The story follows a brain surgeon named, Minakata Jin, who has spent the last two years in anguish, as his fiancee lies in a vegetative state after an operation he performed. One day, he faints at the hospital and awakens to find himself transported back in time to the Edo period. He is soon attacked by a samurai, but he escapes with the help of a man named Kyotaro. Kyotaro suffers a serious injury to the head while trying to protect him, but Jin manages to save his life despite a lack of proper medical equipment. Because of that, Kyotaro's sister Saki begins taking an interest in Jin and becomes his assistant. Meanwhile, Jin is determined to find a way back to the present.
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JIN has many genres wrapped in a single package. The show has its viewers exploring the history of the Edo period. It also manages to keep the viewers anticipated with its combination of suspense and mystery. All with a hint of romance. However, its primary focus is medicine at the end of the day. The cast is a truly remarkable bunch giving his or her character a realistic feature which enables viewers to connect with the characters. We get a glimpse into each character's stories, struggles, and ongoing hardships. The show's plot is a rather simple one, but its simplicity adds to the show's depth. It explores various themes including the meaning of life, how much we are willing to sacrifice for others, and most important,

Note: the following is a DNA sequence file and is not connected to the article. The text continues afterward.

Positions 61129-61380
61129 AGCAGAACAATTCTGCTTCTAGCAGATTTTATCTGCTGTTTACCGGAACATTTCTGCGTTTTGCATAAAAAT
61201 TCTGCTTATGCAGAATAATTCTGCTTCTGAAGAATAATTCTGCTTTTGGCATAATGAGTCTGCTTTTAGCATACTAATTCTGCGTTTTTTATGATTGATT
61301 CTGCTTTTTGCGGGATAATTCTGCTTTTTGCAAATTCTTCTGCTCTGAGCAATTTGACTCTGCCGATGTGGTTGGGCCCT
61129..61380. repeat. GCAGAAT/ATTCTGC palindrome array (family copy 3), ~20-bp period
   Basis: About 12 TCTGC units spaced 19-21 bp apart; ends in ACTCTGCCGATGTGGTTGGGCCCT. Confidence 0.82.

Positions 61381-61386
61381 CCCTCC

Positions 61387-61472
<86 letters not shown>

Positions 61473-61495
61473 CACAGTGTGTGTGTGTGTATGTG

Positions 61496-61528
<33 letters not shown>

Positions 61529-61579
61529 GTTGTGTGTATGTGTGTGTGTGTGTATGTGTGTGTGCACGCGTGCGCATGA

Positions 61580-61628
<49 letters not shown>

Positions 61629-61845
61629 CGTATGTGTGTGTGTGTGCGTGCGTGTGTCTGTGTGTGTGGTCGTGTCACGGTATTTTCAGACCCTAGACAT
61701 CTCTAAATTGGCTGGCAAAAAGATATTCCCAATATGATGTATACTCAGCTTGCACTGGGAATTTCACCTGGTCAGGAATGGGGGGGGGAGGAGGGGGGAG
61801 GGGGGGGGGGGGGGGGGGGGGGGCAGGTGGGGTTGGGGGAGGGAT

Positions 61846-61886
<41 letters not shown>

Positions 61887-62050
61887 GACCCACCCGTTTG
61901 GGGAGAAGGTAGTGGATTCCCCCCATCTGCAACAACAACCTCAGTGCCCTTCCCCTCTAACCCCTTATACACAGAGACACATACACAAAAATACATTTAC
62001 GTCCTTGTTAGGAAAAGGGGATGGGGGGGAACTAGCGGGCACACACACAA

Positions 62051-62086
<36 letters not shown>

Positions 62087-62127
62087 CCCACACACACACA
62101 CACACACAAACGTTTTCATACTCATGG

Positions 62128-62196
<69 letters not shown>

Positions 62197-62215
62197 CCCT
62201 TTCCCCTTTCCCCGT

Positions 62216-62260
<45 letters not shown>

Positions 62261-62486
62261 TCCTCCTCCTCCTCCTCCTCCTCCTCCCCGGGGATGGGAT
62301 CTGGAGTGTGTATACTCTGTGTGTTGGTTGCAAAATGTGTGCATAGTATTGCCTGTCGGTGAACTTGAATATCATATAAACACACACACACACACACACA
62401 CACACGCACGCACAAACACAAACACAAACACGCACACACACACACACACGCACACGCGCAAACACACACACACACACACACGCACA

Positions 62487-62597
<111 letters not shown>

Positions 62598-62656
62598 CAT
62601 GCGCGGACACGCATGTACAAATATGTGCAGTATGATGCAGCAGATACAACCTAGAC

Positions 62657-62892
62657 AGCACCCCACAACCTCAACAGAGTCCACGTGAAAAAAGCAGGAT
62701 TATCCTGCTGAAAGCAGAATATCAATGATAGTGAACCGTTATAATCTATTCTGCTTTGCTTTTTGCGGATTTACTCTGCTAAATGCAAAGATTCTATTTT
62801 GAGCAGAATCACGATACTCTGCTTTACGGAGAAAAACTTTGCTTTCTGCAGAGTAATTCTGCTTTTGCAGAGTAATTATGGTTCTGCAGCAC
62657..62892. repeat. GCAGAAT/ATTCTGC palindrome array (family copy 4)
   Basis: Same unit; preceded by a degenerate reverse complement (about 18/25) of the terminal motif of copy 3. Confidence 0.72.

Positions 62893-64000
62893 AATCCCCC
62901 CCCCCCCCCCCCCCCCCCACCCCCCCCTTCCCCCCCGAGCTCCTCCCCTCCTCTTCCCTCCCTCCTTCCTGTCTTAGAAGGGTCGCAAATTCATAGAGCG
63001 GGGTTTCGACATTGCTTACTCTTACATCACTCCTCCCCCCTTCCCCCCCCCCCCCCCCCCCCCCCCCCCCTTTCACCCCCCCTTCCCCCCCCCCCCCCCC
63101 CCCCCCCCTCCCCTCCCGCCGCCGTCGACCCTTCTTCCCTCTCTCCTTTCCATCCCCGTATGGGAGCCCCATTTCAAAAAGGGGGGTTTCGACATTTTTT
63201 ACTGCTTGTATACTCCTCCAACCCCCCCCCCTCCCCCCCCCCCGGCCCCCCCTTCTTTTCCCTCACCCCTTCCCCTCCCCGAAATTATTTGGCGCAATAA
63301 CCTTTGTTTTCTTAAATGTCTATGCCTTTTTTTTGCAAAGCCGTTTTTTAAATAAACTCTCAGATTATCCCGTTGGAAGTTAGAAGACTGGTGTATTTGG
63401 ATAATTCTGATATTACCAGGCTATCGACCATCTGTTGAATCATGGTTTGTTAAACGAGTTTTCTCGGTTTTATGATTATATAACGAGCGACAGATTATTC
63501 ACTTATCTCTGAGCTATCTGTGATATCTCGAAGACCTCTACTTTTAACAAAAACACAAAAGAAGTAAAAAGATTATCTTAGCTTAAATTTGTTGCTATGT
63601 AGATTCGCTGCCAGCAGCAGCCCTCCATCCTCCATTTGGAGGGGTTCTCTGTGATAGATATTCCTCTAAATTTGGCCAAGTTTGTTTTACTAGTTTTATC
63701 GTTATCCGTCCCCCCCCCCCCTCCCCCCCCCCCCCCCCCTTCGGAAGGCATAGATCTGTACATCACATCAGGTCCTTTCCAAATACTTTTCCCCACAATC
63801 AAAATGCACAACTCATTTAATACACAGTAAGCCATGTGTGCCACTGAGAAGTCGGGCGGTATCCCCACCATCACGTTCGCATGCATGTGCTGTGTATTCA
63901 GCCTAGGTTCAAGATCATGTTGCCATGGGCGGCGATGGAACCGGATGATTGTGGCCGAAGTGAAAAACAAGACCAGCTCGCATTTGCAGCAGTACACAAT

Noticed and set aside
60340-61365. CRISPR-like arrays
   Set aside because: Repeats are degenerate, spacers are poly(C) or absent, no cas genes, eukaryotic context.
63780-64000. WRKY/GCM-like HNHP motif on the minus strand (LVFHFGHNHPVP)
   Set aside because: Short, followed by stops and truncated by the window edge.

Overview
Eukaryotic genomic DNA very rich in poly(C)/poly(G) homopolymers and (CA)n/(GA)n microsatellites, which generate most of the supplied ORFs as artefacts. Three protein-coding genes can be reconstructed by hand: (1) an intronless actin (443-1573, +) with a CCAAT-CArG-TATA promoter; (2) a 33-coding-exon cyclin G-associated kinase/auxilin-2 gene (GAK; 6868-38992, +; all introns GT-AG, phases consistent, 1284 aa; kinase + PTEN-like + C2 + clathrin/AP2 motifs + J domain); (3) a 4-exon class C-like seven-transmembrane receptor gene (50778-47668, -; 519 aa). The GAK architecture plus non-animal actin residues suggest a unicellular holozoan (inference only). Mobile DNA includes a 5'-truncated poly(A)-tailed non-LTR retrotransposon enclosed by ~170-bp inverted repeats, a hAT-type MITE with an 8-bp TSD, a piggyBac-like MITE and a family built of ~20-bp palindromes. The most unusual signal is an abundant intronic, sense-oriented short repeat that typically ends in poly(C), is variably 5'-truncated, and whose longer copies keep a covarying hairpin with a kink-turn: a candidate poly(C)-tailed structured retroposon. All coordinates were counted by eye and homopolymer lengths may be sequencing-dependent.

the limits we have. The plot is immersing as the viewer accompanies Jin in the past and watch as he assist those in need of medical attention. However, with such a great plot, the show has a letdown at the end, but thank goodness that TBS is having JIN 2! I'm crossing my fingers that this time the screenwriter will be able to answer all the question Jin and the audience has! I recommend this show to those who enjoy any of the genres that JIN explores and if you are a fan of the actors! It's definitely worth the watch!
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- Overall 10
- Story 10
- Acting/Cast 10
- Music 10
- Rewatch Value 10
Upon finishing the first episode of this drama I would not have been able to predict that I would be reviewing it with such a critical eye; once those end credits rolled I proclaimed, 'Wow, this one just might be the one'. I had that feeling, that I was at the beginning of something magical, starting 'a favourite'.
- Overall 6
- Story 7
- Acting/Cast 5
- Music 7
- Rewatch Value 2
Now, my experience with dramas that I've rated really highly overall usually follows the pattern of being drawn in, context being established over a few average episodes and then by the fifth or sixth finding myself completely engrossed in the drama... usually ending on an emotional high, my face full of tears and the memory of what I've just watched poignantly lingering in my mind for days, sometimes